Named one of the best reading series in NYC as well as one of the 50 best free things to do in the city by Time Out New York, the Brooklyn Poets Reading Series takes place bimonthly at select venues in Brooklyn. Readings are free and open to the public.
Each reading features three poets, with at least one from Brooklyn and one from outside the borough, pairing emerging with more established poets and focusing on those from underrepresented communities. Readings are curated by Jason Koo. For inquiries, contact us.
José Olivarez is the son of Mexican immigrants. His debut book of poems, Citizen Illegal, was a finalist for the PEN/Jean Stein Award and a winner of the 2018 Chicago Review of Books Poetry Prize. It was named a top book of 2018 by Adroit Journal, NPR and the New York Public Library. Along with Felicia Chavez and Willie Perdomo, he is coeditor of The BreakBeat Poets Vol. 4: LatiNEXT. He is cohost of the poetry podcast The Poetry Gods. In 2018, he was awarded the first annual Author and Artist in Justice Award from the Phillips Brooks House Association and named a Debut Poet of 2018 by Poets & Writers. In 2019, he was awarded a Ruth Lilly and Dorothy Sargent Rosenberg Poetry Fellowship from the Poetry Foundation. His work has been featured in the New York Times, Paris Review and elsewhere.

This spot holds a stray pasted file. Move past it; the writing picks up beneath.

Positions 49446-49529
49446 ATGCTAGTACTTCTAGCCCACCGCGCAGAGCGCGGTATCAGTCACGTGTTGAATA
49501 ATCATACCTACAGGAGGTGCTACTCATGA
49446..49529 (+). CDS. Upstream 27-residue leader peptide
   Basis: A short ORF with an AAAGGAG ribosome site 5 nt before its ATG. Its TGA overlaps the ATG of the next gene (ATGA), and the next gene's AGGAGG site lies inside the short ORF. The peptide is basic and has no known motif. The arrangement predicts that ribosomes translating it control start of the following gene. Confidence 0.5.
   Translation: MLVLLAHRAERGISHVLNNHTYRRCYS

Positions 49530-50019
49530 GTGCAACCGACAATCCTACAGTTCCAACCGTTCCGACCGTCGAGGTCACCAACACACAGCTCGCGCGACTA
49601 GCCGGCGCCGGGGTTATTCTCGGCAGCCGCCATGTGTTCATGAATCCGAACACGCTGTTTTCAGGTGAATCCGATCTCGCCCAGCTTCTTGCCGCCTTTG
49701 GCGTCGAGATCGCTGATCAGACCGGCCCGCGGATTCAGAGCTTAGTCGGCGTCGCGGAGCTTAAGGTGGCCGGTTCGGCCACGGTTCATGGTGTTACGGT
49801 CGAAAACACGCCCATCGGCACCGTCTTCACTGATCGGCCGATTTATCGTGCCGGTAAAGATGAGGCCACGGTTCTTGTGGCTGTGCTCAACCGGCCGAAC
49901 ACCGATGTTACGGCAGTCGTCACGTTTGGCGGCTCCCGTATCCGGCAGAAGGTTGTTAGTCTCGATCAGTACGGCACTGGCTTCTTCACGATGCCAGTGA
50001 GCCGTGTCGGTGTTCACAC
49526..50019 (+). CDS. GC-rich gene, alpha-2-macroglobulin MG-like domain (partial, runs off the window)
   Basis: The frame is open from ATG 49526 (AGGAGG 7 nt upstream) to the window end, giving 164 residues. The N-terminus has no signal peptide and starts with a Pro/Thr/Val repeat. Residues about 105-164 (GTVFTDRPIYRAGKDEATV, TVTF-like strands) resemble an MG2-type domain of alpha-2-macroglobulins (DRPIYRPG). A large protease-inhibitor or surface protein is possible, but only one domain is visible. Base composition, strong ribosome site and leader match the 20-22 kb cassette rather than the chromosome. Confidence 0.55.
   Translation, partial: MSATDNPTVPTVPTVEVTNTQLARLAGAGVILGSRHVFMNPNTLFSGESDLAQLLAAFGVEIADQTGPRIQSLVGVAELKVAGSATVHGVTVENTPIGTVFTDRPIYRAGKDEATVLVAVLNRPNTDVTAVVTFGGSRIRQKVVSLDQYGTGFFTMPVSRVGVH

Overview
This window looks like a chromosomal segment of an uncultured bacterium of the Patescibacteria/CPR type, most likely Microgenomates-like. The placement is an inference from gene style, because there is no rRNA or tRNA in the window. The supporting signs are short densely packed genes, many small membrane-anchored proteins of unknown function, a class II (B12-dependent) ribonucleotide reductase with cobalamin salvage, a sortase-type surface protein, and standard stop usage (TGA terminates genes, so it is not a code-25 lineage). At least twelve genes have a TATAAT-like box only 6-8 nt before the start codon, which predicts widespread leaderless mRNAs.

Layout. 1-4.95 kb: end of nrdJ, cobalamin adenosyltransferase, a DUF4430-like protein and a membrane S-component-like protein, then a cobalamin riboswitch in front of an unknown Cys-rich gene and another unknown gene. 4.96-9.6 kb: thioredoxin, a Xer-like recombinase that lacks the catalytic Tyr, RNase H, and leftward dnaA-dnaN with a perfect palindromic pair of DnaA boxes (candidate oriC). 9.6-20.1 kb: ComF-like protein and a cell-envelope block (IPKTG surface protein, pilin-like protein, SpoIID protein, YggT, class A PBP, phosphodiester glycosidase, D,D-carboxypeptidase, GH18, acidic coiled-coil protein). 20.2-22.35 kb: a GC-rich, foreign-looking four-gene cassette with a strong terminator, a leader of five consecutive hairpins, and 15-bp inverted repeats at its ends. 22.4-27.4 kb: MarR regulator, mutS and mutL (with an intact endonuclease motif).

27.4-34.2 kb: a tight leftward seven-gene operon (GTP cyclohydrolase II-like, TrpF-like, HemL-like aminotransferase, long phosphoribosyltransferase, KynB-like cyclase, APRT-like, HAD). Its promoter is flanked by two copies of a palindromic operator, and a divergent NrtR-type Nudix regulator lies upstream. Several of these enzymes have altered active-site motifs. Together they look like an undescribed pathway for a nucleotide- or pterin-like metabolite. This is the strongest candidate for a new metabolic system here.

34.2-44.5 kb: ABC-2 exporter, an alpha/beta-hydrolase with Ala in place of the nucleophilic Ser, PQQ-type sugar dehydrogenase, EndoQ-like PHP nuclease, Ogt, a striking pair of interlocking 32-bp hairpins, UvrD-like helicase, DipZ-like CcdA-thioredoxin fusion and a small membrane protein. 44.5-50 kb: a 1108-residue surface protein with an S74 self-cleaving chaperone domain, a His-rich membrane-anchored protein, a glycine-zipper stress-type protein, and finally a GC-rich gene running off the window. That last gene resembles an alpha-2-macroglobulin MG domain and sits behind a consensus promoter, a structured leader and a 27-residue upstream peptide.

Aria Aber was raised in Germany, where she was born to Afghan refugees. She is the author of Hard Damage (University of Nebraska Press, 2019), which won the Prairie Schooner Book Prize and a Whiting Award. Her work has appeared in the New Yorker, Poetry, New Republic, Paris Review, Kenyon Review and elsewhere. She is the poetry editor of BOAAT Journal.
Rick Barot was born in the Philippines and grew up in the San Francisco Bay Area. He has published four volumes of poetry: The Darker Fall (Sarabande, 2002); Want (Sarabande, 2008), winner of the 2009 Grub Street Book Prize and a Lambda Literary Award finalist; Chord (Sarabande, 2015), winner of the UNT Rilke Prize, the PEN Open Book Award and the Publishing Triangle’s Thom Gunn Award; and, most recently, The Galleons (Milkweed Editions, 2020). His work has appeared in numerous publications, including Poetry, the New Republic, Tin House, Kenyon Review and the New Yorker. He has received fellowships from the Guggenheim Foundation, the National Endowment for the Arts and Stanford University. He lives in Tacoma, Washington, and directs the Rainier Writing Workshop, the low-residency MFA program in creative writing at Pacific Lutheran University. He is the poetry editor for New England Review.